Tuesday, June 30, 2015

Greece on the verge

Jean François Ponsot, Jonathan Marie and @NakedKeynes

I'm in France for a talk at the Université de Paris XIII, invited by Jonathan Marie and Dany Lang. The Greek crisis looms large in everybody's minds. I gave a talk based on two papers, one published here, and the other (specifically on the Spanish crisis) just finished, which will soon come as a working paper. But I discussed to a great extent the debate between Sergio Cesaratto and Marc Lavoie on the nature of the European crisis, that is, whether it is a balance of payments crisis or a monetary sovereignty one.

Cesaratto argues that a balance-of-payment crisis is possible in a currency union, and that the financial crisis of the Eurozone is indeed such a balance-of-payment crisis. Arguably Pérez and Vernengo (2012; the one linked above) suggest the same, even though the paper was written to argue that the crisis was not fiscal, as per the mainstream hypothesis, and the actual policies pursued by the Troika, which require fiscal adjustment as a solution (presumably because the problem was fiscal).

In the balance of payments or Cesaratto hypothesis, the problem would be that there are no federal transfer payments from the surplus to the deficit countries to help compensate the negative impact of CA deficits on GDP and budget balances. Or to make it more correct, it would be that there are no fiscal transfers from a federal government to the federated units, as has been shown is the case by Nate Cline and David Fields here for the US case.

Yet, as noted by Lavoie, the Eurozone crisis seems to have been mainly caused instead by a banking problem, which transformed itself into a public debt problem. In other words, the currency issue, and the functioning of the monetary union seem to be at the core of the crisis, not a balance of payments one. The monetary union clearly eliminates exchange rate risk, but not country risk, which might explain the interest rate differentials between euro countries. So some countries remain more vulnerable than others.

Marc suggests that the interbank payments system, the so-called TARGET2 (Trans-European Automated Real-time Gross Settlement Express Transfer System), used by the European Central Bank (ECB) can be seen as being at the heart of the problem. In his example, if a Spanish firm imports cars from a German firm, the ECB credits the German firm in a German bank and debits the Spanish one in his correspondent bank. There is no limit to the debit position that the Banco de España, the Spanish central bank, can incur at the ECB. The overdraft capacity of the ECB is unlimited.* So in this view the solution would be for the ECB to use its overdraft capacity to create the conditions for the euro periphery to continue to function without austerity.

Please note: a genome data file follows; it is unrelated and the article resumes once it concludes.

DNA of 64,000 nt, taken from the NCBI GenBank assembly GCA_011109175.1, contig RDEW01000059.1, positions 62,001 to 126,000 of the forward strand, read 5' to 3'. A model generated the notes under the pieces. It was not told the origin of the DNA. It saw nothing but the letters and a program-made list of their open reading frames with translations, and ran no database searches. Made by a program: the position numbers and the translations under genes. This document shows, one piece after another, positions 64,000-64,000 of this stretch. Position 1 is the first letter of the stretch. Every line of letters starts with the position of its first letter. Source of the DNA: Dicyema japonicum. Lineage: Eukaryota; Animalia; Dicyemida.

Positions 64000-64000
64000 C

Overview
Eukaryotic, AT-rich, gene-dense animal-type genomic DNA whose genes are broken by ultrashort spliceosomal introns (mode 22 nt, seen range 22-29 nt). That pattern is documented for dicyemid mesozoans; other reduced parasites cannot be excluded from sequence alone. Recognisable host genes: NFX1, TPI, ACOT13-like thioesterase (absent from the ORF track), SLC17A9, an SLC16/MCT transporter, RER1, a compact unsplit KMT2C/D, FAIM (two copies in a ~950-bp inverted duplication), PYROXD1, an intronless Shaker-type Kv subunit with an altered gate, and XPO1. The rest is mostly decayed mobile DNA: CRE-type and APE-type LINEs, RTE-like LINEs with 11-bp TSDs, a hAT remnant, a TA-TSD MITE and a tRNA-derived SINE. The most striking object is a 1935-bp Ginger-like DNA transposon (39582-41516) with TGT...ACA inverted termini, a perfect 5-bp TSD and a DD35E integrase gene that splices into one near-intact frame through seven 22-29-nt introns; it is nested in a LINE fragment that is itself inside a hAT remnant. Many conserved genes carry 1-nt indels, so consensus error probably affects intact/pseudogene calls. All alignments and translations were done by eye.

Alternatively, this could be solved if the ECB bought bonds from the member countries. However, the rules of the euro imply that the ECB cannot purchase sovereign debt, and, hence, the mechanism by which a risk free asset is normally created is precluded to function. The creation of the risk free asset is the essential function of the central bank in relation to financial stability. According to Lavoie the Eurozone setup should have incorporated a central bank that holds and purchases large amounts of securities issued by the participating national governments. Something that was done in the US by the Fed after the crisis.

My argument, discussed briefly here before, is that the Cesaratto and Lavoie hypotheses are one and the same. The balance of payments and the monetary sovereignty views of the European crisis are two sides of the same coin. The fact that overdraft facilities involved in the TARGET2 system could be used to create credit to finance euro imbalances, or that the ECB could buy government bonds in the secondary market does not preclude the fact that the actual crisis is, in the absence of these policies, the result of the inability to manage a CA deficit. In his example, the origin of the debit position of the Banco de España is an import of German cars, which presumably corresponds to a current account deficit position.

In this sense, the European crisis is caused by the failures of the euro design, but it is also one that forces countries with banks that over-borrow, or that have firms that over-import, to adjust by reducing its imports through austerity, and, hence, increasing its ability to repay. Note that leaving the euro (in particular for Greece, i.e. Grexit), which would imply some degree of depreciation of the newly created currency, might not be sufficient (or even necessary) to solve the crisis. I discussed this here before. Yanis Varoufakis, the Greek finance minister, has also been skeptical about depreciation and Greexit.